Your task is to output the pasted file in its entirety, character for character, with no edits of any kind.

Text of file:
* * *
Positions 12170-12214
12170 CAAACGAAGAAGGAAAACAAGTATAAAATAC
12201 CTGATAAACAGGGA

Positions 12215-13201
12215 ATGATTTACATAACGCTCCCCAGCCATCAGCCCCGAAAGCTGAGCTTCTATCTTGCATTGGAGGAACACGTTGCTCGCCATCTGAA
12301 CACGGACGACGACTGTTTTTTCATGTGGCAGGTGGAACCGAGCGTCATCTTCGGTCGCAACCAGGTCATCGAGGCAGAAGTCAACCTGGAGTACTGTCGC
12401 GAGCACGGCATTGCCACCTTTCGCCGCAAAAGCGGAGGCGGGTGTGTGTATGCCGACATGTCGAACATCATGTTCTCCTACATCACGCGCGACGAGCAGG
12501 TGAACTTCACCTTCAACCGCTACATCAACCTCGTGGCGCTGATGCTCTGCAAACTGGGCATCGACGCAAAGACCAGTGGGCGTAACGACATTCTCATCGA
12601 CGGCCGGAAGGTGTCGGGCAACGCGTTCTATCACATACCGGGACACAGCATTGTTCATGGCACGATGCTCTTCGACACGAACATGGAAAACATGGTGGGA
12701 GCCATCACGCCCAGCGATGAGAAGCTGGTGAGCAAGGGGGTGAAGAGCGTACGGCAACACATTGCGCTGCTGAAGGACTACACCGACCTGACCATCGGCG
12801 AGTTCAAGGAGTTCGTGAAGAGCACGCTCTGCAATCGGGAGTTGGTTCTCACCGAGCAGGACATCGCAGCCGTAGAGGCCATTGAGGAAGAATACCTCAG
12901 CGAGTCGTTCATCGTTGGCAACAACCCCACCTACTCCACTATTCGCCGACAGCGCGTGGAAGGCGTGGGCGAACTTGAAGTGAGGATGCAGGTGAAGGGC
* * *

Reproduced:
Positions 12170-12214
12170 CAAACGAAGAAGGAAAACAAGTATAAAATAC
12201 CTGATAAACAGGGA

Positions 12215-13201
12215 ATGATTTACATAACGCTCCCCAGCCATCAGCCCCGAAAGCTGAGCTTCTATCTTGCATTGGAGGAACACGTTGCTCGCCATCTGAA
12301 CACGGACGACGACTGTTTTTTCATGTGGCAGGTGGAACCGAGCGTCATCTTCGGTCGCAACCAGGTCATCGAGGCAGAAGTCAACCTGGAGTACTGTCGC
12401 GAGCACGGCATTGCCACCTTTCGCCGCAAAAGCGGAGGCGGGTGTGTGTATGCCGACATGTCGAACATCATGTTCTCCTACATCACGCGCGACGAGCAGG
12501 TGAACTTCACCTTCAACCGCTACATCAACCTCGTGGCGCTGATGCTCTGCAAACTGGGCATCGACGCAAAGACCAGTGGGCGTAACGACATTCTCATCGA
12601 CGGCCGGAAGGTGTCGGGCAACGCGTTCTATCACATACCGGGACACAGCATTGTTCATGGCACGATGCTCTTCGACACGAACATGGAAAACATGGTGGGA
12701 GCCATCACGCCCAGCGATGAGAAGCTGGTGAGCAAGGGGGTGAAGAGCGTACGGCAACACATTGCGCTGCTGAAGGACTACACCGACCTGACCATCGGCG
12801 AGTTCAAGGAGTTCGTGAAGAGCACGCTCTGCAATCGGGAGTTGGTTCTCACCGAGCAGGACATCGCAGCCGTAGAGGCCATTGAGGAAGAATACCTCAG
12901 CGAGTCGTTCATCGTTGGCAACAACCCCACCTACTCCACTATTCGCCGACAGCGCGTGGAAGGCGTGGGCGAACTTGAAGTGAGGATGCAGGTGAAGGGC